Will Jobs Accept Homeschool Diploma: Demystifying a Common Question

Will Jobs Accept Homeschool Diploma

As a parent, you worry about everything from whether your child has a warm sweater to what sort of world they are growing up in and whether they can have a bright future. It’s not uncommon to see parents with questions about homeschool diplomas, such as whether employers accept them for jobs. The honest answer is twofold. First, some background check agencies don’t yet recognize a homeschool diploma as an accredited source, causing problems. Second, and more importantly, that diploma is valid when signed and issued. Most of the time, this is never going to come up. Employers have you check a box to show you have a diploma, and that’s as far as it ever goes. However, trouble can arise, and you need to be ready to face it honestly and with aplomb. I will explain how to handle those rare cases and recommend a resource for accredited diplomas if you prefer to go a different route.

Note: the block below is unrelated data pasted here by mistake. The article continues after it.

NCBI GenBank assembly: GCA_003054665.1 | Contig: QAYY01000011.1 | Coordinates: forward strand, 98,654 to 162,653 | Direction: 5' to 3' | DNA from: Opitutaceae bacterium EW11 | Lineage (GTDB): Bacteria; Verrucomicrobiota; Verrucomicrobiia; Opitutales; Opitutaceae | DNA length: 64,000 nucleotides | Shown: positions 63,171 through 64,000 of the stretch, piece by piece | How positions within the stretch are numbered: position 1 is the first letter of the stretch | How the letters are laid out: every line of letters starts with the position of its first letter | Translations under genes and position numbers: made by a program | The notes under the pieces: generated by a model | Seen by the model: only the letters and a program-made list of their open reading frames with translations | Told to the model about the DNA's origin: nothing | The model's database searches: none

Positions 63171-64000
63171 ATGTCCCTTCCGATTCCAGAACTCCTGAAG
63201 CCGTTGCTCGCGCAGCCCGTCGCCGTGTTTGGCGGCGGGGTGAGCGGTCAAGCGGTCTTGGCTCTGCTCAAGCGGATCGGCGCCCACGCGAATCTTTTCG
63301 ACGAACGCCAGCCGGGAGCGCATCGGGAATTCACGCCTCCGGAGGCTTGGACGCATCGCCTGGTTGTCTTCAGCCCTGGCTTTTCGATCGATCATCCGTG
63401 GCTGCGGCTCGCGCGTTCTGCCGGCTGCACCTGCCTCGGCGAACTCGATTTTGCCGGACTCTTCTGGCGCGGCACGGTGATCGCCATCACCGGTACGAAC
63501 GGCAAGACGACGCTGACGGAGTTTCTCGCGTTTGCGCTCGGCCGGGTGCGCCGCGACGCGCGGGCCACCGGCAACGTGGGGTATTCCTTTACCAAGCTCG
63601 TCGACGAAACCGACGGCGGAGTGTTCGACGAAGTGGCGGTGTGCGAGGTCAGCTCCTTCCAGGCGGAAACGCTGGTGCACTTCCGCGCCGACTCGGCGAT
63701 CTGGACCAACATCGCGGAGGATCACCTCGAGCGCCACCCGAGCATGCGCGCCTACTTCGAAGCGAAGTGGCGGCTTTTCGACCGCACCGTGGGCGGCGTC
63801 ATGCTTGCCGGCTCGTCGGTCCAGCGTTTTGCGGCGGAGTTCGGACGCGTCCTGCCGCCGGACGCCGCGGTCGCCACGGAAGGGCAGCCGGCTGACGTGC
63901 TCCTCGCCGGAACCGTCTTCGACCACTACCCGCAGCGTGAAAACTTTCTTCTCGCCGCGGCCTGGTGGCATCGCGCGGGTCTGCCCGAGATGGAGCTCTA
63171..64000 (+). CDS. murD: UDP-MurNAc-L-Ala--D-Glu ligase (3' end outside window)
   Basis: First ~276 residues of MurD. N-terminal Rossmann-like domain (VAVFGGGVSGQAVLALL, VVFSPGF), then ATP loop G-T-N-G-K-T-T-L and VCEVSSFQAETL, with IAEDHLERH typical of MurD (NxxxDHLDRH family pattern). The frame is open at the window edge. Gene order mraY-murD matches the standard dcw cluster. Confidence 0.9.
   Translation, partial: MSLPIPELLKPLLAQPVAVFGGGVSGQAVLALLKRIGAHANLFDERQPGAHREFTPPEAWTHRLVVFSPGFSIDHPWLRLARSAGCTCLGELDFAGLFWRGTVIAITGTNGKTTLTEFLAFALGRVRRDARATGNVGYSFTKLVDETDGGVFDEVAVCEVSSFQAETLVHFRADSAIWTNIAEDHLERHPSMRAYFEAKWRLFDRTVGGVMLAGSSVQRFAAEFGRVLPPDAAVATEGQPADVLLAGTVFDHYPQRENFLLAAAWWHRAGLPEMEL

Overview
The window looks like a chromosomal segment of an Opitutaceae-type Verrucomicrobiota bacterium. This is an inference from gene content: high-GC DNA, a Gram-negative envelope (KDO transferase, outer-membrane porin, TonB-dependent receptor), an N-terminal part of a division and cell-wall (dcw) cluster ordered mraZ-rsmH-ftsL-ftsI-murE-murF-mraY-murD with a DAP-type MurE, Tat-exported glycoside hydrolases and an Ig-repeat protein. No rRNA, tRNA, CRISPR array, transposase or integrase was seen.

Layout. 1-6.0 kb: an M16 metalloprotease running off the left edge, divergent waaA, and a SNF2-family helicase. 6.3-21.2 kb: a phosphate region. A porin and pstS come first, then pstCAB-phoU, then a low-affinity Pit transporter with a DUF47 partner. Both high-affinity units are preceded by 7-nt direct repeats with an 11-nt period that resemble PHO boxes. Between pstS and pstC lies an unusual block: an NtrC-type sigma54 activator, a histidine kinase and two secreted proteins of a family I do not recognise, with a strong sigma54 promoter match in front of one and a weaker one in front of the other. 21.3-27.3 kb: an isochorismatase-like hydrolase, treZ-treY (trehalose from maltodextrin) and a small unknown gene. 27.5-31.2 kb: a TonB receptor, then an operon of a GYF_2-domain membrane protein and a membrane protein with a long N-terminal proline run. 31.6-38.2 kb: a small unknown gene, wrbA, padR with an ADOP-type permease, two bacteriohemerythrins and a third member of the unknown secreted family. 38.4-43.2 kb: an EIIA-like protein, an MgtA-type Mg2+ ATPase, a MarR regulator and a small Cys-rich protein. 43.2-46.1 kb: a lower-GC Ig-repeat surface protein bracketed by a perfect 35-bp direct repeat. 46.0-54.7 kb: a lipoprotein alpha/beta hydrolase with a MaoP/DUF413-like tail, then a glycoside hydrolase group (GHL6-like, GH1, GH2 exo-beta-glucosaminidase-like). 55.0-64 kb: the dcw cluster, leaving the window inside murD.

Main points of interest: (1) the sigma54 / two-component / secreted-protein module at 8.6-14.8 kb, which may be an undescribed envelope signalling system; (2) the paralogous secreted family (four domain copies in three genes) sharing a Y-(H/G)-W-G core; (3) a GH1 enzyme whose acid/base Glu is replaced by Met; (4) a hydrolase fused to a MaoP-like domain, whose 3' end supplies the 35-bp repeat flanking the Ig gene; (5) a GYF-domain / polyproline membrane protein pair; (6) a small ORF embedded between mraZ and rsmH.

Will jobs accept a homeschool diploma? Jobs are obligated to accept a homeschool diploma because it is valid. Although your student did not attend an accredited school, they fulfilled their high school requirements in a legitimate and legally protected educational setting. Moreover, the accreditation process is, at best, not very cohesive with sometimes questionable standards and many fraudulent imposters. You do not need to be under the ‘accredited institution’ umbrella to issue a homeschool diploma. 

Accreditation Isn’t What You (Or Jobs) Think

Some employers perform background checks on job candidates, and these rarely involve vetting the highschool diploma. Especially if your grad has a college degree, there’s no real reason to check that far back. Most jobs are far more interested in whether your kids have DUIs, questionable job histories, theft charges, or social media accounts with objectionable content such as drug images and a lot of rude behavior.